Yesterday afternoon I started the Christmas pudding.
Bringing down jars of ground spice and finding a roomy bowl, suet and breadcrumbs, sifting flour, a pinch of cinnamon, the grating of nutmeg. From November through to early January the baking is special; all the sugar is soft and dark, there is the rind of citrus fruit, yellow and orange, the last of the orchard fruits red and green, dried fruits of the vine and eggs with golden yokes.
Seven days from Advent, thirty one days to Christmas and in my Sunday school class we read about Isaiah and the things he said of the Emmanuel who was to come: a light for those who walk in darkness, a light for those who can not quite see the way ahead, a light when evil crouches close or despair threatens to invade, operation no more tears, joy to the world.
We lit our LED night-lights and sat together on the soft red rug in the Sunday school room singing a song to Jesus and talking about our Christmas expectations, all of them: trees and chocolate and presents and family. And Elizabeth asked about the name Emmanuel because she hadn’t heard this name before, she hadn’t heard this God-with-us idea described in a name. So we talked while and because of her question we all stood up knowing a little more about Jesus and that is the best things about questions asked – they help us all move forwards.
Around the craft table children cut paper and took up markers to make a lighthouse from a paper cup. The LED night-light is taped in place and the light of our world has come.
Stir up Sunday is the twenty-first Sunday after Trinity Sunday or the final Sunday before Advent. The collect from the prayer Book of 1662 for this day is,
Stir up, we beseech thee, O Lord,
the wills of thy faithful people,
that they may plenteously bringing forth
the fruits of good works, may
be of thee plenteously rewarded.
Traditionally women in church, hearing these words, were reminded that this was the day to start, or stir up, the Christmas pudding. In some families it is a tradition that every one has a chance to stir, but in my family it is a tradition that when I have finished I will sit down and drink the left over stout (cooks treat!). The pudding can soak for a couple of days and the wonderful flavours will mingle and mature: intense sweetness of the currant, sharpness of the lemon rind, milky almonds, rich hues from wines and liquors aged in oak, spices from far off lands.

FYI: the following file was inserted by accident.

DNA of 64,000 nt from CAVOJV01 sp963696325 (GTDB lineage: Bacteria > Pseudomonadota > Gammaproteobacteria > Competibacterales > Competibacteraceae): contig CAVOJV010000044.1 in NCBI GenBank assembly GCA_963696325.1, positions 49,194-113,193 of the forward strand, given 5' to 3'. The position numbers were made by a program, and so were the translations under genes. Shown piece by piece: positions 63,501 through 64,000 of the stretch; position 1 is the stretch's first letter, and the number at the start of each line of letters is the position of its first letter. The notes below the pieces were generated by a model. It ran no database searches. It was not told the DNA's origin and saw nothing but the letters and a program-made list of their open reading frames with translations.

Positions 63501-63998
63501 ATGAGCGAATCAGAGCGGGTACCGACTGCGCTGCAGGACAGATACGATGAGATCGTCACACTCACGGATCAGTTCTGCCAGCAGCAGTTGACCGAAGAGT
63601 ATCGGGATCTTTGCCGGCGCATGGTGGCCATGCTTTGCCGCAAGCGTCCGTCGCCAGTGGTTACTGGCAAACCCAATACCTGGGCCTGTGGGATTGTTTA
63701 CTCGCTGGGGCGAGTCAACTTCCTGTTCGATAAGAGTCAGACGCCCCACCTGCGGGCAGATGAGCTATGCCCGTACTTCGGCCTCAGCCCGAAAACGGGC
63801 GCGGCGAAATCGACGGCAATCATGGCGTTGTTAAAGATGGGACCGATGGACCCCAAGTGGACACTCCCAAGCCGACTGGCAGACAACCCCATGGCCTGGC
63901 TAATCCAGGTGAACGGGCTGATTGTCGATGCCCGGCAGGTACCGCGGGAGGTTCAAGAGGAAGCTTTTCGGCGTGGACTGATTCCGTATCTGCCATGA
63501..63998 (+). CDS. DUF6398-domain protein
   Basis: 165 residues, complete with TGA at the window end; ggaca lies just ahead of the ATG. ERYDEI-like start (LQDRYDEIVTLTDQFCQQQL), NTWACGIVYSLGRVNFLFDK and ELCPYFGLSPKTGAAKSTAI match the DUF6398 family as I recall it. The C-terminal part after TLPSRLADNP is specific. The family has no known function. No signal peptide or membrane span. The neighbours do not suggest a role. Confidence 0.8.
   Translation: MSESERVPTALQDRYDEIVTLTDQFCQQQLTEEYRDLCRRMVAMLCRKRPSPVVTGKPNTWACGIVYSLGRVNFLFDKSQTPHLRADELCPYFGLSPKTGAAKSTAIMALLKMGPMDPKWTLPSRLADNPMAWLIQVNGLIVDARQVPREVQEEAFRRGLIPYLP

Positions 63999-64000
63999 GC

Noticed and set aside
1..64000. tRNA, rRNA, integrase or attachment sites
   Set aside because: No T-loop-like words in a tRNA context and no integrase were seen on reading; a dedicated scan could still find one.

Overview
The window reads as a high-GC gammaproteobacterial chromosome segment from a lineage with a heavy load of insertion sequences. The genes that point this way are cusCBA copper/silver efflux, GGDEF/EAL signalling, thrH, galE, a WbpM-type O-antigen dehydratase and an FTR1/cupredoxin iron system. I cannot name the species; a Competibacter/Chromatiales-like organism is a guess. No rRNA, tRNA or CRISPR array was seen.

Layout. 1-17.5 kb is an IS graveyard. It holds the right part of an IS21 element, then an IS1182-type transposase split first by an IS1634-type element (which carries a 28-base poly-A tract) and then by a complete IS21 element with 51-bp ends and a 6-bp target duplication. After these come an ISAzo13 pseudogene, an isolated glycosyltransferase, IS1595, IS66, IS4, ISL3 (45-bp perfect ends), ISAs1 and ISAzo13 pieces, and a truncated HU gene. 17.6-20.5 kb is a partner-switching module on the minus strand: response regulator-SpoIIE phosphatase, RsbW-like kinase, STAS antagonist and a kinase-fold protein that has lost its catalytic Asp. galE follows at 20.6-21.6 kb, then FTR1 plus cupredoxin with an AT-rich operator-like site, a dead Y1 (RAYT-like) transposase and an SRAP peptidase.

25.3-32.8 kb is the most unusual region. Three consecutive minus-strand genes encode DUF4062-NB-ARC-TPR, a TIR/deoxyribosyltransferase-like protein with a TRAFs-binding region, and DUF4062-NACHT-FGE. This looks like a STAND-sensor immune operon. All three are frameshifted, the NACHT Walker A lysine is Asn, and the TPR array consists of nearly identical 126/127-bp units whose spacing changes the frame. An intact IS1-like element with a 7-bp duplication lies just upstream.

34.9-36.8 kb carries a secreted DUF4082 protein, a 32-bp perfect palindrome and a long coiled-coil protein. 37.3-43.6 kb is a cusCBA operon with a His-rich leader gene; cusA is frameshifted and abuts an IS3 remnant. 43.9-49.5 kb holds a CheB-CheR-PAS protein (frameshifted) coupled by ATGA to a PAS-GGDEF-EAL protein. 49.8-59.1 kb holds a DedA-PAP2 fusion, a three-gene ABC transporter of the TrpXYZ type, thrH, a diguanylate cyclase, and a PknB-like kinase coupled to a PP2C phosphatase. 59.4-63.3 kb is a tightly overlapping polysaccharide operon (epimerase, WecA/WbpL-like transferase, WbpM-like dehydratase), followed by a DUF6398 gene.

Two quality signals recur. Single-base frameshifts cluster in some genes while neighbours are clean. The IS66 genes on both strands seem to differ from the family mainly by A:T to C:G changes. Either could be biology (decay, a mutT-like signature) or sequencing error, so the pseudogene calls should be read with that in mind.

May God our Father always be at work stirring our hearts that we might constantly live as children deeply loved by Him and enjoying it all as a gift.
These days I often think I’m quite past being stirred in the old ways, travelling half way across the country to hear the fieriest preacher or the missionary with the miracle stories. I love the crazy crazy meetings where anything could happen and the awesome sounds and senses of worshiping in a room with hundreds of other people. But I cherish the ordinary every day stirrings, of finding God in the beauty of the creation, my morning Psalm, chatting out theology over family meals and praying honest prayers with my closest friends.
Sometimes in the evenings Andy and I sit in our little sitting room with the children all gone up to bed and we switch off the TV and light a candle and pray. We break bread together hold hands and thank God for the day.
In the past I might have an inspiration addict, a next blessing junkie. But now I’m learning to know God’s stirrings in quieter places. Because he is forever, Emmanuel, God-with-us, in the mundane, the ordinary and the mess, lighting our darkness, slowly and steadily stirring our hearts.
If you fancy making your own Christmas Pudding there is still plenty of time. Contrary to popular belief (unlike a Christmas cake) a Christmas pudding does not need time to mature.
My recipe has been practised over 24 years and like all my baking it is completely forgiving of any small changes in ingredients, variation in cooking conditions or silly mistakes you may make along the way.
Originally based on a recipe by Delia Smith.
- 110 g suet (I use a vegetarian version)
- 50 g SR flour
- 110 g white bread crumbs
- 1 teaspoon mixed spice
- A pinch of ground cinnamon
- 225 g soft brown sugar
- 275 g currants
- 225 g other mixed dried fruit (I vary this every year, sultanas, raisins, candied peel, un-dyed cherries, dried cranberries, figs, prunes, whatever I have in the cupboard)
- 25g chopped almonds
- The zest of one orange
- The zest of one lemon
- 2 eggs
- 75-100 mls of stout
- 75-100 mls of other liquid (I use wine, water, fruit juice, rum, vodka, port, brandy, whatever …)
1. Work in a large bowl.
2. Add all the dry ingredients, the fruit, nuts and citrus rind. Tick the ingredients off as you go along to ensure nothing is left out.
3. Beat the eggs, measure out the liquid, add to the dry ingredients and stir. The mixture should be sloppy but soaking up most of the liquid.
4. Cover the bowl and leave overnight, or a few days longer will be OK if that is better for you.
5. There is enough mixture for two 1 pint pudding basins. I use plastic basins with snap on lids, if you do not have lids you need to cover the bowls securely with foil and tie with string.
6. Beg borrow steal or get down your slow cooker. Warm the slow cooker and fill with boiling water. Steam the puddings for 8 hours in the slow cooker (no wet steamy kitchen).
7. The pudding will keep until Christmas day in a cool cupboard or in the fridge.
8. To reheat, place the pudding in the slow cooker and warm through for 3-4 hours.